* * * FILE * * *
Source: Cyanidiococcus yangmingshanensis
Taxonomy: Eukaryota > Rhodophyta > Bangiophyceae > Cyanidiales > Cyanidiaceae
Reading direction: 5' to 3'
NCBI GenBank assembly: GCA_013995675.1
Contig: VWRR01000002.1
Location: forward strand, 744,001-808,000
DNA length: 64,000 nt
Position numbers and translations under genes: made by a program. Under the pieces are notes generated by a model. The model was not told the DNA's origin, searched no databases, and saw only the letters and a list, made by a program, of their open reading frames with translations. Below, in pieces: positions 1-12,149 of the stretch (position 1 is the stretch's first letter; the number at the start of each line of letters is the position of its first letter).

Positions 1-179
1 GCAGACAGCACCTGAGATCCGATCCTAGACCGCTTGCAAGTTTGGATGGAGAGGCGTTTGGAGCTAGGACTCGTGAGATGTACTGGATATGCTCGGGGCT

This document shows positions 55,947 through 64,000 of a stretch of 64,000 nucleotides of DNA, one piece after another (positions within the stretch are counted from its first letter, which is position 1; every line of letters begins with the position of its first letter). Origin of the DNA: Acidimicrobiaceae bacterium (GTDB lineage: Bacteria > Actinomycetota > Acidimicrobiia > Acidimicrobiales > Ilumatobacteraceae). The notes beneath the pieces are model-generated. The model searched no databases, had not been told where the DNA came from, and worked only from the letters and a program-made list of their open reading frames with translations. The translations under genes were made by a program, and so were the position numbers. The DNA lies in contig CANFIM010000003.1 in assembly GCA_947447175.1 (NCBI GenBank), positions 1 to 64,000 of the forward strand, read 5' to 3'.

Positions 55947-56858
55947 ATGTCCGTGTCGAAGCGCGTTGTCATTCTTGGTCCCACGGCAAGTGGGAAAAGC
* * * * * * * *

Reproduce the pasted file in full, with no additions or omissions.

Source: Cyanidiococcus yangmingshanensis
Taxonomy: Eukaryota > Rhodophyta > Bangiophyceae > Cyanidiales > Cyanidiaceae
Reading direction: 5' to 3'
NCBI GenBank assembly: GCA_013995675.1
Contig: VWRR01000002.1
Location: forward strand, 744,001-808,000
DNA length: 64,000 nt
Position numbers and translations under genes: made by a program. Under the pieces are notes generated by a model. The model was not told the DNA's origin, searched no databases, and saw only the letters and a list, made by a program, of their open reading frames with translations. Below, in pieces: positions 1-12,149 of the stretch (position 1 is the stretch's first letter; the number at the start of each line of letters is the position of its first letter).

Positions 1-179
1 GCAGACAGCACCTGAGATCCGATCCTAGACCGCTTGCAAGTTTGGATGGAGAGGCGTTTGGAGCTAGGACTCGTGAGATGTACTGGATATGCTCGGGGCT

This document shows positions 55,947 through 64,000 of a stretch of 64,000 nucleotides of DNA, one piece after another (positions within the stretch are counted from its first letter, which is position 1; every line of letters begins with the position of its first letter). Origin of the DNA: Acidimicrobiaceae bacterium (GTDB lineage: Bacteria > Actinomycetota > Acidimicrobiia > Acidimicrobiales > Ilumatobacteraceae). The notes beneath the pieces are model-generated. The model searched no databases, had not been told where the DNA came from, and worked only from the letters and a program-made list of their open reading frames with translations. The translations under genes were made by a program, and so were the position numbers. The DNA lies in contig CANFIM010000003.1 in assembly GCA_947447175.1 (NCBI GenBank), positions 1 to 64,000 of the forward strand, read 5' to 3'.

Positions 55947-56858
55947 ATGTCCGTGTCGAAGCGCGTTGTCATTCTTGGTCCCACGGCAAGTGGGAAAAGC